Health Sector – UHC, National Health Policy, Family Planning, Health Insurance, etc.

[op-ed snap Capacity building for primary health careop-ed snap

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Mains Paper 2: Governance | Issues relating to development and management of Social Sector/Services relating to Health, Education, Human Resources.

From UPSC perspective, the following things are important:

Prelims level: Particulars of the AYUSH.

Mains level: The newscard discusses the relevance of the AYUSH practitioners in solving issues, related to India’s primary health care system.

Contentious element of the National Medical Commission (NMC) Bill 2017 

  1. Section 49, Subsection 4 of the bill
  2. It proposes a joint sitting of the Commission, the Central Council of Homoeopathy and the Central Council of Indian Medicine
  3. The debates around this issue have been ranging from writing-off the ability of Ayurveda, yoga and naturopathy, Unani, Siddha and homoeopathy (AYUSH) practitioners
  4. Currently, AYUSH practitioner can’t cross-practise allopathy due to restrictions

How can AYUSH help?

  1. India’s primary health system is struggling with a below-par national physician-patient ratio (0.76 per 1,000 population, amongst the lowest in the world) due to a paucity of MBBS-trained primary-care physicians
  2. And the unwillingness of existing MBBS-trained physicians to serve remote/rural populations
  3. Therefore, there is an urgent need for a trained cadre to provide accessible primary-care services
  4. AYUSH practitioners can help to improve this situation

Issue of AYUSH cross-prescription

  1. The issue has been a part of public health and policy discourse for over a decade, with the National Health Policy (NHP) 2017 calling for multi-dimensional mainstreaming of AYUSH physicians
  2. There were 7.7 lakh registered AYUSH practitioners in 2016, according to National Health Profile 2017 data
  3. Their current academic training also includes a conventional biomedical syllabus covering anatomy, physiology, pathology and biochemistry(important for primary health care system)
  4. Efforts to gather evidence on the capacity of licensed and bridge-trained AYUSH physicians to function as primary-care physicians have been under way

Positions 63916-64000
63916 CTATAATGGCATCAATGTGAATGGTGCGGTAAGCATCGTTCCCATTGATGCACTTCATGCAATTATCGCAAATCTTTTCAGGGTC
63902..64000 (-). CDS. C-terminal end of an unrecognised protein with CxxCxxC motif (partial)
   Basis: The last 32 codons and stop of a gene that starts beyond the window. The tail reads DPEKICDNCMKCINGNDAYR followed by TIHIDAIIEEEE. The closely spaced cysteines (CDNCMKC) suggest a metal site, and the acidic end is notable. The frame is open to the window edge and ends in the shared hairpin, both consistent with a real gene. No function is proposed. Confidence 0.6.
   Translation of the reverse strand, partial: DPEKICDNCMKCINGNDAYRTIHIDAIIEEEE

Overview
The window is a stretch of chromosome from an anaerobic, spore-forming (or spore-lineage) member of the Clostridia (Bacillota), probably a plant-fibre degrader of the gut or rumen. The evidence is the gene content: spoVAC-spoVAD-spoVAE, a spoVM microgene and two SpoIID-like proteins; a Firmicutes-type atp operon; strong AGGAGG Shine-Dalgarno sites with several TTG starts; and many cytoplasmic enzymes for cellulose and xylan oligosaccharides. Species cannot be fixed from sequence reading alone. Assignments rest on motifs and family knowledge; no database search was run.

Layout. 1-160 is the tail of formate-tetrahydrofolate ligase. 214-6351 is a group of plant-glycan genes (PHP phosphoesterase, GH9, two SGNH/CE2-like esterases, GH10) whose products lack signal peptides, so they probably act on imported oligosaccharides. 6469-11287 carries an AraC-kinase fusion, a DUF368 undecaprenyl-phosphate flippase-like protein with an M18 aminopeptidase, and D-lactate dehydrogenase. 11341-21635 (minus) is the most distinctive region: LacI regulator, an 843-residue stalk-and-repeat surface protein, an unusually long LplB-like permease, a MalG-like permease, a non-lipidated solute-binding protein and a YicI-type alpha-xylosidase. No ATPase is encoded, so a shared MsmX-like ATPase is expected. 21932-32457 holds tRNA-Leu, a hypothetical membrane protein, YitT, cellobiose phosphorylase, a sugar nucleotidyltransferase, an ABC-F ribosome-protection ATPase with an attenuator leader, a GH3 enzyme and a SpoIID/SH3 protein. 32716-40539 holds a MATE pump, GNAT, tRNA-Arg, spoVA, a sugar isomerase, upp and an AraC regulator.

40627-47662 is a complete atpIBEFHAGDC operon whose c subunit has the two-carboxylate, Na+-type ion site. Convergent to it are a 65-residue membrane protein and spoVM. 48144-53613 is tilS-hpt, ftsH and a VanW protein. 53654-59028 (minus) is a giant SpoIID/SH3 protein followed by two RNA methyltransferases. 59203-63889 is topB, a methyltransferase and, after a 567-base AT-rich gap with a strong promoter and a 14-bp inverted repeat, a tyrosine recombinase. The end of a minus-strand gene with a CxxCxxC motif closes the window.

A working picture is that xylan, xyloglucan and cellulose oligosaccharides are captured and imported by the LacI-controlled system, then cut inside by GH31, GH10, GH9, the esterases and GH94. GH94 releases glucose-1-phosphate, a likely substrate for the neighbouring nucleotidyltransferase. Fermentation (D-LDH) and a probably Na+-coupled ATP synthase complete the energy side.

The 4th Common Review Mission Report 2010 of the National Health Mission 

  1. It reports the utilisation of AYUSH physicians as medical officers in primary health centres (PHCs) in Assam, Chhattisgarh, Maharashtra, Madhya Pradesh and Uttarakhand as a human resource rationalisation strategy
  2. In some cases, it was noted that while the supply of AYUSH physicians was high, a lack of appropriate training in allopathic drug dispensation was a deterrent to their utilisation in primary-care settings
    What should be done?
  3. The focus should be on deploying a capacity-building strategy using AYUSH physicians upskilled through a bridge-training programme
  4. This will help to deliver quality, standardised primary health care to rural populations
  5. Example: The Maharashtra government has led the way in implementing bridge training for capacity-building of licensed homoeopathy practitioners to cross-prescribe

Is capacity-building of licensed AYUSH practitioner enough?

  1. AYUSH is only one of the multi-pronged efforts required to meet the objective of achieving universal health coverage set out in NHP 2017
  2. Current capacity-building efforts also include other non-MBBS personnel such as nurses, auxiliary nurse midwives and rural medical assistants, etc.



  1. AYUSH is an acronym that is used to refer to the non-allopathic medical systems in India. It includes the Indian medical system of Ayurveda, Yoga, Unani, Siddha, and also Homeopathy.
  2. In the current terminology of the Ministry of Health in India, non-allopathic doctors are now referred to as AYUSH ( meaning “life” in Sanskrit) doctors
  3. Department of Indian Systems of Medicine and Homoeopathy (ISM&H) was created in March,1995 and re-named as Department of Ayurveda, Yoga & Naturopathy, Unani, Siddha and Homoeopathy (AYUSH) in November, 2003 with a view to providing focused attention to development of Education & Research in Ayurveda, Yoga & Naturopathy, Unani, Siddha and Homoeopathy systems
  4. Department of AYUSH come under Ministry of Health and Family Welfare
  5. This is to imply that the AYUSH systems of medicine and its practices are well accepted by the community, particularly, in rural areas
  6. The medicines are easily available and prepared from locally available resources,economical and comparatively safe
  7. With this background, it will be more useful for the mainstreaming/integration of AYUSH systems in National Health Care Delivery System under “ National Rural Health Mission (NRHM)”
  8. Presently, approx. 23,630 dispensaries are functioning and about 6,91,470 registered practitioners are available under AYUSH in the country.

Objectives of the AYUSH

  1. To upgrade the educational standards in the Indian Systems of Medicines and Homoeopathy colleges in the country
  2. To strengthen existing research institutions and ensure a time-bound research programme on identified diseases for which these systems have an effective treatment.
  3. To draw up schemes for promotion, cultivation and regeneration of medicinal plants used in these systems.
  4. To evolve Pharmacopoeial standards for Indian Systems of Medicine and Homoeopathy drugs


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